Wicked Bible

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The Wicked Bible, sometimes called Adulterous Bible or Sinners' Bible, is an edition of the Bible published in 1631 by Robert Barker and Martin Lucas, the royal printers in London, meant to be a reprint of the King James Bible. The name is derived from a mistake made by the compositors: in the Ten Commandments (Exodus 20:14), the word "not" in the sentence "Thou shalt not commit adultery" was omitted, thus changing the sentence into "Thou shalt commit adultery". This blunder was spread in a number of copies. About a year later, the publishers of the Wicked Bible were called to the Star Chamber and fined £300 (equivalent to £49,067 in 2018) and deprived of their printing license.[1] The fact that this edition of the Bible contained such a flagrant mistake outraged Charles I and George Abbot, the Archbishop of Canterbury.[2]

The majority of the Wicked Bible's copies were immediately cancelled and burned, and the number of extant copies remaining today, which are considered highly valuable by collectors, is thought to be relatively low.[3] One copy is in the collection of rare books in the New York Public Library and is very rarely made accessible; another can be seen in the Dunham Bible Museum in Houston, Texas, US.[4] The British Library in London had a copy on display, opened to the misprinted commandment, in a free exhibition until September 2009.[5] The Wicked Bible also appeared on display for a limited time at the Ink and Blood Exhibit in Gadsden, Alabama, from 15 August to 2 September 2009. A copy was also displayed until 18 June 2011 at the Cambridge University Library exhibition in England, for the 400-year anniversary of the King James Version.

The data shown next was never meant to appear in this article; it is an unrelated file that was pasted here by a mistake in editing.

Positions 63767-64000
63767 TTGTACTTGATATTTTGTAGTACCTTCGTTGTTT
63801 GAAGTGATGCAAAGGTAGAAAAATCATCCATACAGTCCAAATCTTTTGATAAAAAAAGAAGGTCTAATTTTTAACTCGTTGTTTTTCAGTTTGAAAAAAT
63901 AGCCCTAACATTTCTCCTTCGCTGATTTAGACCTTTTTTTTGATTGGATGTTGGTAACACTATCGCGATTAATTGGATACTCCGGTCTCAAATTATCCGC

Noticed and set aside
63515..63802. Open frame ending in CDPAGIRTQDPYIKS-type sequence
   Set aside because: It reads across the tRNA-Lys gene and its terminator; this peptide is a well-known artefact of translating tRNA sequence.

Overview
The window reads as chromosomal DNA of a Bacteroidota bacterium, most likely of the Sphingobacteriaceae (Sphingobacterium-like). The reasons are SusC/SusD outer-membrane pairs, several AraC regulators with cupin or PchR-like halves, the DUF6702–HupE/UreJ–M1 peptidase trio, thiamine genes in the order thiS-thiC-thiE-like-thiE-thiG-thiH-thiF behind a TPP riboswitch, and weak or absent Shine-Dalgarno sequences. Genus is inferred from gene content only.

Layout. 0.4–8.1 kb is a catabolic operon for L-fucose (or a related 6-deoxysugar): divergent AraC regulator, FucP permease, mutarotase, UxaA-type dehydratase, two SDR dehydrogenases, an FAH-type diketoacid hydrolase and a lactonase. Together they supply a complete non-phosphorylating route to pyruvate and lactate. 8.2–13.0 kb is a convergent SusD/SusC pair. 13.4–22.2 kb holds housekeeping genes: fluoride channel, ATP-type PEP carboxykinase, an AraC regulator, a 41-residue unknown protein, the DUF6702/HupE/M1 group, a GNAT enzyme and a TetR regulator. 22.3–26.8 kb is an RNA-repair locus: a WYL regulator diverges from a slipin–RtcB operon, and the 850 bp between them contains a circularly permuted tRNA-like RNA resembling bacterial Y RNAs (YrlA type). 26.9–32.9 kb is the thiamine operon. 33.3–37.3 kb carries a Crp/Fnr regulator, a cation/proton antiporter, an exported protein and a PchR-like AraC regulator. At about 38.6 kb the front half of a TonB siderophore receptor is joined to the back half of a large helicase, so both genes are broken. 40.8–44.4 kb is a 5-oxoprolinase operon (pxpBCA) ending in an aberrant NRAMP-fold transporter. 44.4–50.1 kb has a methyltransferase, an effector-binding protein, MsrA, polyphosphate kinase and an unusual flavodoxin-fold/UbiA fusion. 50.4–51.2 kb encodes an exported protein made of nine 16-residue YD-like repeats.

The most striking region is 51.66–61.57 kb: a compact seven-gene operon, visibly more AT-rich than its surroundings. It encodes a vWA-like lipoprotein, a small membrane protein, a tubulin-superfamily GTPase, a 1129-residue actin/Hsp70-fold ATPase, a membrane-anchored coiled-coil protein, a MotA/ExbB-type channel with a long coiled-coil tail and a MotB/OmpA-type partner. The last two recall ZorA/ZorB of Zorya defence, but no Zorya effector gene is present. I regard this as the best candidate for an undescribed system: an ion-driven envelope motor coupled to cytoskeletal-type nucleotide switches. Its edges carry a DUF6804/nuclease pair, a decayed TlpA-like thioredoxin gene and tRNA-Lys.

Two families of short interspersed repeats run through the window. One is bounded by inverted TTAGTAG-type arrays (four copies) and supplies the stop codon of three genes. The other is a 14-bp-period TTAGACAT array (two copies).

Historically, the omission of "not" was considered quite a common mistake. Until 2004, for example, the style guide of the Associated Press advised using "innocent" instead of "not guilty" to describe acquittals, so as to prevent this eventuality.[6] The Wicked Bible is the most prominent example of the bible errata which often have absent negatives that completely reverse the scriptural meaning.[7]

Public reaction[edit]


The title page of The Wicked Bible

Apart from the contempt within the church, the case of the Wicked Bible was commented on by historians soon after the printing:

His Majesties Printers, at or about this time, had committed a scandalous mistake in our English Bibles, by leaving out the word Not in the Seventh Commandment. His Majesty being made acquainted with it by the Bishop of London, Order was given for calling the Printers into the High-Commission, whereupon Evidence of the Fact, the whole Impression was called in, and the Printers deeply fined, as they justly merited. With some part of this Fine Laud[8] caused a fair Greek Character to be provided,[9] for publishing such Manuscripts as Time and Industry should make ready for the Public view.

Modern times[edit]